I have always been incredibly patriotic–one of my favorite songs in elementary school was Lee Greenwood’s “I’m Proud to be an American.” When I saw the song performed live earlier this year at Washington and Lee’s Mock Convention, I was overcome by emotion. My belief in democracy was further fueled by high school American history and government classes, D.C. government camp sponsored by the Colonial Dames, and volunteering on political campaigns. It is love of country that also inspired me to devote this summer to working at The Bus Project, a nonprofit that promotes civic engagement and youth empowerment.
4 years ago, I went to D.C. for President Obama’s second inauguration. A group of us walked through the city in the bone-chilling cold–my feet went numb but the excitement was electric. Busloads of Americans traveled across the country and descended upon the Mall to witness history being made. As I waved an American flag and soaked in the moment, I understood that Obama’s presidency was bigger than just him–it was bigger than any of us.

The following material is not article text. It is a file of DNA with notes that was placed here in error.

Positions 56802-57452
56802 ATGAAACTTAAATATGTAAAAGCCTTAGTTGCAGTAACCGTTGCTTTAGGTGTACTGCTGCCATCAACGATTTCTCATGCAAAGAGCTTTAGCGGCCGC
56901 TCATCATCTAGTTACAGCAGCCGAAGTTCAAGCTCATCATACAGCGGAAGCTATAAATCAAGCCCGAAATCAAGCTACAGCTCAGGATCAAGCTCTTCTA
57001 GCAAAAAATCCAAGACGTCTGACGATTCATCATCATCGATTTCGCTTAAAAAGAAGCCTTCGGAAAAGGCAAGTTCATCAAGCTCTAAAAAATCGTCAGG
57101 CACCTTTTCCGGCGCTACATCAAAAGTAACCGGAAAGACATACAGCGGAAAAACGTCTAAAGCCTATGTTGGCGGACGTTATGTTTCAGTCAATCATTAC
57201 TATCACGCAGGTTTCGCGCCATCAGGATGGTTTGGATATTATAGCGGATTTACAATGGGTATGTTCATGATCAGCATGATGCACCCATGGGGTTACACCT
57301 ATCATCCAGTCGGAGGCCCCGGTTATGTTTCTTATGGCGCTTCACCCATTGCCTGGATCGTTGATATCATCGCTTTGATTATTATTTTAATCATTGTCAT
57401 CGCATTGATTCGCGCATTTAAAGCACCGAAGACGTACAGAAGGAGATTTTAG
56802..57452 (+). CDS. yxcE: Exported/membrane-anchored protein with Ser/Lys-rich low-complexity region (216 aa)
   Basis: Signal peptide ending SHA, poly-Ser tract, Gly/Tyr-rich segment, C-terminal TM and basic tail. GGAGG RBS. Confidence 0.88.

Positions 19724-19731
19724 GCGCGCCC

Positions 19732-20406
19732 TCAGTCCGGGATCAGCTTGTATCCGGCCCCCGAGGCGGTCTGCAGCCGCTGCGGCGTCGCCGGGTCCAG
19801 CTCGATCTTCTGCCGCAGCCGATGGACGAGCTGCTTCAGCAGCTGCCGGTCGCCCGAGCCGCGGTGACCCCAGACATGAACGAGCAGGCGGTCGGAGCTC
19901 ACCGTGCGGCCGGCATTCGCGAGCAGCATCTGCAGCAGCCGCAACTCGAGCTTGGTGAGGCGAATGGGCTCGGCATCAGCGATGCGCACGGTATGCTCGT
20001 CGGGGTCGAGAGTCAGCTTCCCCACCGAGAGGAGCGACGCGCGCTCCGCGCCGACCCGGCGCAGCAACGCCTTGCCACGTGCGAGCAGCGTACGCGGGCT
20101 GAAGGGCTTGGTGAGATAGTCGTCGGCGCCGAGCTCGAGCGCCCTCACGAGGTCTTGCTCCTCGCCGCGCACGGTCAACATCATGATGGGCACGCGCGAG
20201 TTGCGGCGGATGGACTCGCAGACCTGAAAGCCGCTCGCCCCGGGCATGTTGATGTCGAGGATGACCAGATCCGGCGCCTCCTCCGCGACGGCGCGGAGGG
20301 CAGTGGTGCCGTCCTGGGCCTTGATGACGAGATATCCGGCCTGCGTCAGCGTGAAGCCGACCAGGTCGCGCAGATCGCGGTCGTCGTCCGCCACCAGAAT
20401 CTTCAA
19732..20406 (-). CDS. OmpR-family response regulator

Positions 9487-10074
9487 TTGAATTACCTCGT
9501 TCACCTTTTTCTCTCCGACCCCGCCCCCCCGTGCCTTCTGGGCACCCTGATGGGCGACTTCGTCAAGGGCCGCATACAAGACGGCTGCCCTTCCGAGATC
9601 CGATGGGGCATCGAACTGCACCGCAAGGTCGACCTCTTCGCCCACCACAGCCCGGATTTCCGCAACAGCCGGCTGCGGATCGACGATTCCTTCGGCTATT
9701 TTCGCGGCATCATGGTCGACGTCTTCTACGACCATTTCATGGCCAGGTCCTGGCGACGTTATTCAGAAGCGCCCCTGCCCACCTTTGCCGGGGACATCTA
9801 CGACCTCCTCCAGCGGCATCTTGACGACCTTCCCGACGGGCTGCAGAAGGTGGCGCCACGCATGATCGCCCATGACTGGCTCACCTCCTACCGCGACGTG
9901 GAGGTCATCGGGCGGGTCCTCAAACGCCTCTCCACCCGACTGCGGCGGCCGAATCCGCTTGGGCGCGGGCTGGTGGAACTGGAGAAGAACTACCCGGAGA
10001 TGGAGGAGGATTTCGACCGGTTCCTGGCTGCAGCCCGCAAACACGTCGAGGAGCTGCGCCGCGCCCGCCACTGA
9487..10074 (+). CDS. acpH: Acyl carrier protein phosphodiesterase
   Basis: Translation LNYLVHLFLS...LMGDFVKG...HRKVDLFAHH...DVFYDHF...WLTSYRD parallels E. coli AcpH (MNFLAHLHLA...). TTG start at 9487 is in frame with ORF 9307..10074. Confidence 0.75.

Tonight, I was able to watch another historical moment–the first time a woman is the nominee of a major political party. The moment is made even sweeter by the fact that I have long dreamt of the day that Hillary Clinton is my president. I first read Living History in middle school and have since followed her career. Her devotion to public service is second to none–I am inspired by her intelligence, problem-solving skills, and courage to fight for what is right.
As a woman of color, my country has not always supported me–or even considered me a citizen. Watching Iron Jawed Angels in the 7th grade made me acutely aware of the sacrifices made so that I could have my voice heard. But tonight, I am so proud of how far we’ve come. It has taken 240 years since nationhood for the final glass ceiling to shatter–I will never forget this moment.